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What Demoninations Teach - Part II

What Demoninations Teach
Part II

By Richard Nichols

Published in
The Christian Informer
September  2008

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Some denominations believe in baptizing by sprinkling water on a person which is false doctrine.  Some do not.  Some believe a person cannot fall from God’s grace and others believe it is possible to fall away.  Some denominations are “premillennialists”, that is, they believe that Jesus will come to earth again to set up His kingdom and reign on earth a thousand years in this kingdom.  Other denominations do not believe this.  But it seems the most widely accepted false doctrine among denominations is that man is saved by “faith alone”.
Have you ever heard someone say that the churches of Christ do not believe in salvation by faith?  May we set the record straight on this point.  The churches of Christ have always believed that a man is saved by faith in the Lord, and we believe that men will be saved eternally by faith in the Lord Jesus Christ.  We believe that and always have believed that because that is what is taught in the New Testament.  If anyone says that the churches of Christ do not believe in salvation by faith, you can set them straight on this point.  We have always believed that “without faith it is impossible to please God” because that is what the word of God declares.  We do not believe in the doctrine of salvation by faith only because it is false.  There is a great difference in the two and we must be able to understand that to get to Heaven.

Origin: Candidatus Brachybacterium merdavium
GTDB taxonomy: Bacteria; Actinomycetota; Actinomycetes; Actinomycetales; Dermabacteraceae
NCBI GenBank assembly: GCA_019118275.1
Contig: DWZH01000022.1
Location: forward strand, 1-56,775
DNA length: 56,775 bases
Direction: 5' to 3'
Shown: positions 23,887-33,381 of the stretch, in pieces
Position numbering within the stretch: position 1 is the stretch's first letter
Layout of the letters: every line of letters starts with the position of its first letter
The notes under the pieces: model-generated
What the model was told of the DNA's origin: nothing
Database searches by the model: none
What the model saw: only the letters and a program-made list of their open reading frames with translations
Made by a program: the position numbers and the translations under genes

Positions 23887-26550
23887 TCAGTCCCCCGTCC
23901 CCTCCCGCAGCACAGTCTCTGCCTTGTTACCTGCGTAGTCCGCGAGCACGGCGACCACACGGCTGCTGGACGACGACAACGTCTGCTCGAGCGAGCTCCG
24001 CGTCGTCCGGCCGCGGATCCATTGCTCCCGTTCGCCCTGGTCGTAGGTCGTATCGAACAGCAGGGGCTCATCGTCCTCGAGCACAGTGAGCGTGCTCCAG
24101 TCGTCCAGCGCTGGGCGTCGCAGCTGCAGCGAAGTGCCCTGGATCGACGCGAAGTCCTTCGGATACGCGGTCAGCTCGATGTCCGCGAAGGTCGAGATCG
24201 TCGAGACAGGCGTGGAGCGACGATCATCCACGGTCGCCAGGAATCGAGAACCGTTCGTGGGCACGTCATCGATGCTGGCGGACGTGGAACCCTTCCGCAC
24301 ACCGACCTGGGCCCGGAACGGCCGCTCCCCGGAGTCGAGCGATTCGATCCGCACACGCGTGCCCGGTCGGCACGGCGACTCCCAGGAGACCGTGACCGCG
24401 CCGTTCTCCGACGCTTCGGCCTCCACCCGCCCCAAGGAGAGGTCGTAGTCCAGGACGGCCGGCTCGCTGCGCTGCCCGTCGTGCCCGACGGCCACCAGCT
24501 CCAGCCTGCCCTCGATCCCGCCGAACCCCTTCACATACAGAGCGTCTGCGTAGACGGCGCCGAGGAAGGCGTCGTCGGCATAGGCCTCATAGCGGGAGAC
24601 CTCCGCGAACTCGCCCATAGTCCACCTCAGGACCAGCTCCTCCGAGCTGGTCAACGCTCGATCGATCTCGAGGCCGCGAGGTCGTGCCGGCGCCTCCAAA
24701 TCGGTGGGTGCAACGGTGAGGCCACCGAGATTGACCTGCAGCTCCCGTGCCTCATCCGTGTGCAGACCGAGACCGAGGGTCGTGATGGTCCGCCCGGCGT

When Martin Luther was a young Catholic monk in Germany it seems that he began forming this doctrine of “faith only” in his own mind.  Luther’s leaving the Roman Catholic Church resulted in the first so-called protestant denomination.  He fostered and fathered and preached and made popular the idea of salvation by faith only.  It is probably true that several before him believed in or taught the doctrine but it did not become popular until the days of Luther and after that time.

Luther’s protest to the false doctrine of salvation by the works of the Catholic Church truly was the cause of his contenting for salvation by faith only.  What happened was in protesting against one false doctrine he began to father another.  In swinging away from the doctrine of salvation by Catholic works (which the religious world embraced) Martin Luther swung too far in the opposite direction and did not stop with the teachings of the Scriptures on salvation by faith but ended up teaching the doctrine of “faith alone.”